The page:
Ever wonder how much money the average American spends on food? Eating out? Making food at home? How about monthly? Care about how the 1% spend their monthly food budgets?
We’ve got you covered!
Interesting to note: as income increases, more monthly food spending consists of eating out. Additionally, other than a weird hitch around $60,000, the amount we Americans spend on food roughly increases with after tax income.
As for your humble, 3,200-calorie-a-day-eating author? There’s only 2 of us at DQYDJ headquarters, but that doesn’t mean we don’t juice the economy with our eating habits! Over the last 12 months, we’ve spent $13,430 on food – $1,119.16 a month. (‘Only‘ $4,214.85 was spent eating out – $351 a month). If you want to compare that to your own spending, factor in the Bay Area’s food prices, and an over 9% sales tax.
How’s that for a voyeuristic look at what, exactly, powers this site?
How We Calculate Food Spending Per Month
We crunched the numbers given to us by the BLS’s semi-annual Consumer Expenditure Survey. In that survey, respondents self-report the amount that they spend on a large number of categories, among them spending on eating out and on eating at home. They make the microdata available, but we use the ‘average after tax income’ reported in the survey, find a curve of best fit, and use that equation to give you this nifty little tool.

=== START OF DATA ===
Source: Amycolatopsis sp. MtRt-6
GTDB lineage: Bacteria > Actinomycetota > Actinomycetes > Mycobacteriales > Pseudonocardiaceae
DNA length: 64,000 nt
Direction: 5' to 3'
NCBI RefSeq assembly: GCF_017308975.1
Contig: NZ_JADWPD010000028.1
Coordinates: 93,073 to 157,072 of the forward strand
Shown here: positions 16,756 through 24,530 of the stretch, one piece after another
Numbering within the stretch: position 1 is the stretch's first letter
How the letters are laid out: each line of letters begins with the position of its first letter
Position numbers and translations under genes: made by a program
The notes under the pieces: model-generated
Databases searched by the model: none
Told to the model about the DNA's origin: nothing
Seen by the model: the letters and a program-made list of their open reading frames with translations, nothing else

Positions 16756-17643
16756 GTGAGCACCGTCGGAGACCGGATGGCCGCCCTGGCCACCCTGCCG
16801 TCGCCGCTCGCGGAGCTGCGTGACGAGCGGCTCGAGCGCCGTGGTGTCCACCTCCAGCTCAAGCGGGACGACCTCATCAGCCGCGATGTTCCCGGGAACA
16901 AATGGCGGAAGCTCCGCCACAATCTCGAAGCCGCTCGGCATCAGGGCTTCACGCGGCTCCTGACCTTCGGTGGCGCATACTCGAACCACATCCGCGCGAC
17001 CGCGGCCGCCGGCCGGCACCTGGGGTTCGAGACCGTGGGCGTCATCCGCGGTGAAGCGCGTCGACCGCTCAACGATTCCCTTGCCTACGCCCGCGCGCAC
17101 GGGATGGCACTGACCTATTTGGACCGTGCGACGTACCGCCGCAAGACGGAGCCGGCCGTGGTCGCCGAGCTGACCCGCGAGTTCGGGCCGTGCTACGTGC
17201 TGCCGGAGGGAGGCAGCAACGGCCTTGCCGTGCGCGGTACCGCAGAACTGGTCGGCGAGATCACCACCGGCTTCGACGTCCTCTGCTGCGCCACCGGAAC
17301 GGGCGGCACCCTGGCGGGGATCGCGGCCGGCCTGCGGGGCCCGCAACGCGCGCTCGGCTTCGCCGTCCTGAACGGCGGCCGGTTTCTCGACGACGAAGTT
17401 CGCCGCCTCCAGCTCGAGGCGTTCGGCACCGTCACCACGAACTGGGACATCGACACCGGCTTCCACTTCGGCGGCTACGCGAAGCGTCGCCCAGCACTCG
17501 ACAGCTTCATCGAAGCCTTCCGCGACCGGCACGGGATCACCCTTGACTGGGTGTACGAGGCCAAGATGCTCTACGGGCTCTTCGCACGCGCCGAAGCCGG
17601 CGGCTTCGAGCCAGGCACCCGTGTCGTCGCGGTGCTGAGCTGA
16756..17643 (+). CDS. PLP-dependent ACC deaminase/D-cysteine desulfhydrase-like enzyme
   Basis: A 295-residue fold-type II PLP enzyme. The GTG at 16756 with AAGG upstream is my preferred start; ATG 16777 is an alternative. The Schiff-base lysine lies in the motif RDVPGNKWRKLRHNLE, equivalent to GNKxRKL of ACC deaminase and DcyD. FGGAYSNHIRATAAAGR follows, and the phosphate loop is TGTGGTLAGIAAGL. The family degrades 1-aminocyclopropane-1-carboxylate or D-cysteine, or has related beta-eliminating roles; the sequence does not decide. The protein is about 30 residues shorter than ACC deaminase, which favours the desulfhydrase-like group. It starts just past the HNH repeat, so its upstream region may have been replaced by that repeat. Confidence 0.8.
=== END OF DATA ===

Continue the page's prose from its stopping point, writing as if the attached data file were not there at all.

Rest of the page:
That said, the top data point is $232,086 – so you’re probably going to lose a lot of accuracy on households making more than $300,000 or $400,000 or so – so don’ t trust the numbers for the upper 1% of the 1%.
As for using this to shape your behavior? Perhaps as a benchmark, only – I make no adjustments based on the number of mouths you have to feed. Octomom? DINK? (Dual Income, No Kids) – you’re tossed into the same crude equation.
How many people are in your household? How much do you spend on dining in? How about restaurants, fast food, bars, and other food outside the home?